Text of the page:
Another calculated metric worth adding to your dashboard. Here, you compare how many leads a channel is generating against all other channels. It’s an analog to conversion rate in that a channel with more leads generated from a smaller audience (impressions) might be a channel worth exploring more deeply.

Time to Conversion

This metric typically takes some aggregating of data across platforms, as you’ll want to note when each state change occurs. It’s valuable to know how long it takes a typical prospect to proceed through each stage. It’s even more valuable to know this on a per-channel basis. And more valuable still to know average time-per-conversion for those prospects that become clients. You can then tailor your programs to pay more attention to those prospects who appear to be on that “golden path.”

Customer Lifetime Value (CLV)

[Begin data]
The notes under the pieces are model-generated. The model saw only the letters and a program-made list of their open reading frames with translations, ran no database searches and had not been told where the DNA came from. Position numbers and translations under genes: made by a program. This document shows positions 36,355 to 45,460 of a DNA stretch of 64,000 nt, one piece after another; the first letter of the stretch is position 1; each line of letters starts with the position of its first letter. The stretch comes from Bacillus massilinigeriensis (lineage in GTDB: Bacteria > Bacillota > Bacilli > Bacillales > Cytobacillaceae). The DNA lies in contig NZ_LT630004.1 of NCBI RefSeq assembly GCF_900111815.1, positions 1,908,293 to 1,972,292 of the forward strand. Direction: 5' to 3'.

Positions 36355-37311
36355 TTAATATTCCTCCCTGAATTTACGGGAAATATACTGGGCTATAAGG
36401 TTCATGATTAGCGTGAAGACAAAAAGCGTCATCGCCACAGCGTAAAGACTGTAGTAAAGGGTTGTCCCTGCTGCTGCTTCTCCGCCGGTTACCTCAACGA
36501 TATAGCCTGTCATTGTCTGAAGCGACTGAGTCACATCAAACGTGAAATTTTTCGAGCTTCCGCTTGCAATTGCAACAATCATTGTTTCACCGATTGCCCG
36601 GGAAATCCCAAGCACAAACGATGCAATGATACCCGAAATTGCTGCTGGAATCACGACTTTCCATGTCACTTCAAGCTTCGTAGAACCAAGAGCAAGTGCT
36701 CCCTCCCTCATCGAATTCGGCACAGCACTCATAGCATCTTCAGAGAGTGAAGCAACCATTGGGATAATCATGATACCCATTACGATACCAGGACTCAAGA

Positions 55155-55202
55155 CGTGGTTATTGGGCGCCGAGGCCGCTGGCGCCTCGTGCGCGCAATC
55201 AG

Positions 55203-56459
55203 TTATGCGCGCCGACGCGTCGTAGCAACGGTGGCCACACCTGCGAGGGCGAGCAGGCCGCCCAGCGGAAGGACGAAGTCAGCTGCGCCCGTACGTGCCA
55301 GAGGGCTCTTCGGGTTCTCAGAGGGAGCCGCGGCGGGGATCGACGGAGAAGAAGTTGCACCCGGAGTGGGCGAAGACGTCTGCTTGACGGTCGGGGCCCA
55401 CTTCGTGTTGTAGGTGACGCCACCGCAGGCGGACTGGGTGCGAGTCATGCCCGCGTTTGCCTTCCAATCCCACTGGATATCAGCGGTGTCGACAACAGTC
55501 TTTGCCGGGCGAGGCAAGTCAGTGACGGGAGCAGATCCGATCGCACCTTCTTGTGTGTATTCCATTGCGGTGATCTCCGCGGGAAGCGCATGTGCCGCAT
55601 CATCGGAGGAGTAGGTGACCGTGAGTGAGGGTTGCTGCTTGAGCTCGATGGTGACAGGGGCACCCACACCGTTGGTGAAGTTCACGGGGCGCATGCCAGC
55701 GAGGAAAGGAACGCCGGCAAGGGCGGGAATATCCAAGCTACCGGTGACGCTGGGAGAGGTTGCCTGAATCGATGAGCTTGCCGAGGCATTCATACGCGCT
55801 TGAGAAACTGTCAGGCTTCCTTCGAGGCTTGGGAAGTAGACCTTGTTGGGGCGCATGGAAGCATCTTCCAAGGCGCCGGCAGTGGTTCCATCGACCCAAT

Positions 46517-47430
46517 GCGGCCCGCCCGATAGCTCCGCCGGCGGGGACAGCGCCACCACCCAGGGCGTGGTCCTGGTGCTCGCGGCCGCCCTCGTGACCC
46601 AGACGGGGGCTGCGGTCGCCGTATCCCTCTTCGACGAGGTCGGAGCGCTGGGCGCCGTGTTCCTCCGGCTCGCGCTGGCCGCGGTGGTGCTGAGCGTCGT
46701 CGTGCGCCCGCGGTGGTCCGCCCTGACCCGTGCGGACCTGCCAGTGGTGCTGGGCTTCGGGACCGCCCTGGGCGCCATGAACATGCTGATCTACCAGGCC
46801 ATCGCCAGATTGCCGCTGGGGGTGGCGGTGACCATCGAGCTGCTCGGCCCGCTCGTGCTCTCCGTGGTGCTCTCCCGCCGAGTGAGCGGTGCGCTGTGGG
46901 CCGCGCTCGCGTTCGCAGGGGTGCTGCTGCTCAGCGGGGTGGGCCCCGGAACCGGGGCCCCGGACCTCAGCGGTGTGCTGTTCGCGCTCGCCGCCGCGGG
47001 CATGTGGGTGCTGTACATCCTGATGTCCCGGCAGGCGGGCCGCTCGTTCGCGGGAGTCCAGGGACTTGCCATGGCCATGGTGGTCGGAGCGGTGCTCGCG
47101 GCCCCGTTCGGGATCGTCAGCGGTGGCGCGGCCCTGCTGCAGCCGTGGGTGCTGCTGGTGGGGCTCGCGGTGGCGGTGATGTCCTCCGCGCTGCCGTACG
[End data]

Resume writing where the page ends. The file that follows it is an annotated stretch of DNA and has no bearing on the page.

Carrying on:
CLV should be calculated across the board and broken down by channel. A channel with a slightly higher cost per lead but a 10-time increase in CLV is a great channel!

Conclusion

You may find the able list of metrics daunting to consider, especially if you’re not gathering and reviewing any of them now. If so, there’s no reason not to start small. As you become more comfortable with the data, you can expand your dashboard to include a broader range of data points and a broader possibility of action points.

How Are Your Direct Mail Response Rates?

There are so many marketing channel options now it can be hard to decide where you should invest to get the most bang for your buck. According to the DMA’s 2017 “Response Rate Report,” direct mail continues to provide the best response rate. The cost per acquisition rate is higher than other channels, but it is worth it.

direct mail
Creative Commons license. | Credit: Pixabay by Alexas_Fotos

There are so many marketing channel options now it can be hard to decide where you should invest to get the most bang for your buck. According to the DMA’s 2017 “Response Rate Report,” direct mail continues to provide the best response rate. The cost per acquisition rate is higher than other channels, but it is worth it.

Keep in mind that the best marketing is done through multiple channels, so make sure you are able to track each channel’s results. Use the ones that work best for you.